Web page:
France's telecom regulator will carry out an inspection of the network of mobile operator Iliad
Since Iliad, which markets its services under the brand name Free, launched its new ultra low cost mobile offers three weeks ago, it has faced criticism from rivals that its network was not up to scratch and its customer service poor.
A media storm ensued with some reports saying Free was turning off its own overloaded mobile antennas and sending traffic over France Telecom's network under a roaming agreement. Such a step would violate Free's license because it must cover 27 percent of the population with its own antennas to be able to have the right to roam on France Telecom's network.
Free denies that it turned off all or parts of its network, Chief Executive Maxime Lombardini told Reuters.
He welcomed the inquiry by the French regulator.
Our competitors are trying to make it seem to consumers that there is a problem with our network. There isn't, said Lombardini. When you are faced with false rumors, the best thing to do is get back to the real facts.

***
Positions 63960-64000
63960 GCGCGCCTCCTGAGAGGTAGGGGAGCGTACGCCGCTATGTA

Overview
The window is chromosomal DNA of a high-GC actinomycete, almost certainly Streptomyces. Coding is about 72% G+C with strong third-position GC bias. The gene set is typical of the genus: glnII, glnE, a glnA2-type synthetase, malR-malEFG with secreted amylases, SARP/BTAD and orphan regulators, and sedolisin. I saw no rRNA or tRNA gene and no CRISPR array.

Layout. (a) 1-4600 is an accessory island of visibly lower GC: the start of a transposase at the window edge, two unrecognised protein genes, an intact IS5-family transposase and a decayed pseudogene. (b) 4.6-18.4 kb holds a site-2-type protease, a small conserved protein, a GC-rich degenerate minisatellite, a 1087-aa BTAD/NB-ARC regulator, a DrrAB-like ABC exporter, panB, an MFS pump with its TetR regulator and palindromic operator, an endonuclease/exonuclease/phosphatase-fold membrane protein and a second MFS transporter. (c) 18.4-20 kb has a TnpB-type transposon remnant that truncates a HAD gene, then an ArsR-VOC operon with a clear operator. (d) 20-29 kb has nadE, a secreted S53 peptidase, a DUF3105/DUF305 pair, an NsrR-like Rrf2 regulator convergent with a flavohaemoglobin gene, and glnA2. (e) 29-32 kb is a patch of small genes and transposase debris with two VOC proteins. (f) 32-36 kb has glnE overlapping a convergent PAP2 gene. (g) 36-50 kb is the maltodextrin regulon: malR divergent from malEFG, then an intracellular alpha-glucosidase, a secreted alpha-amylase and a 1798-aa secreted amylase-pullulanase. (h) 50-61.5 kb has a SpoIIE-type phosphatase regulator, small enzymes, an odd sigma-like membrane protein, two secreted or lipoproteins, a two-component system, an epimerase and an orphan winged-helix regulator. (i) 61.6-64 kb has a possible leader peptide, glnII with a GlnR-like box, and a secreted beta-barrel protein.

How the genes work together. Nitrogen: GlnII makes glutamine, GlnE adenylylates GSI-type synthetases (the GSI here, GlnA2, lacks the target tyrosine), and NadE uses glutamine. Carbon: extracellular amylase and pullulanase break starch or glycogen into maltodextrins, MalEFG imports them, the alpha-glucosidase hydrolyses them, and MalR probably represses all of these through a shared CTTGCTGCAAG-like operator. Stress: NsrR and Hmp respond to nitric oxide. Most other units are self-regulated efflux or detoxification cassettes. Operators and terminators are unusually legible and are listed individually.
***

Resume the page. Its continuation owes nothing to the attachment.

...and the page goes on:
ARCEP said on Friday in a statement that no telecom operator had filed a formal appeal, not had any concrete elements been brought to its attention to back up the allegations.
Nevertheless, for the sake of transparency and peace of mind, ARCEP decided it would be useful to ask Free Mobile to provide an updated version of the information on the status of its network, the regulator said.
This would include a list of installed towers and those that have been activated, as well as any reason for shutting off some of the towers in its network, the regulator said.
ARCEP said the results of the inquiry would then be made public.
The regulator has already audited Free's network once before its launch to make sure that it had reached its obligation to cover 27 percent of the population.
The controversy comes at turbulent time for Europe's third-largest telecom market where the existing players, former state-owned monopoly France Telecom, Vivendi's SFR
Iliad touched off a price war on January 10 with an offer of unlimited calls to France and most of Europe and the United States, unlimited texts, and 3 gigabytes of mobile data for 19.99 euros ($25.83) per month.
Since then France Telecom, SFR, and Bouygues have all lowered prices of some of their mobile offers to blunt the impact of Free. But they are not cutting prices across the board since that would take a huge chunk out of their profits, analysts say.
(Reporting by Leila Abboud; Editing by Jodie Ginsberg)